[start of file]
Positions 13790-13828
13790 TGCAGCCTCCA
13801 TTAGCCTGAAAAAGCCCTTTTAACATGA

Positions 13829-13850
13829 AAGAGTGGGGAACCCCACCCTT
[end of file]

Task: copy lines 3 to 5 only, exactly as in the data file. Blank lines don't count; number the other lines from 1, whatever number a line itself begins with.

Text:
13801 TTAGCCTGAAAAAGCCCTTTTAACATGA

Positions 13829-13850
13829 AAGAGTGGGGAACCCCACCCTT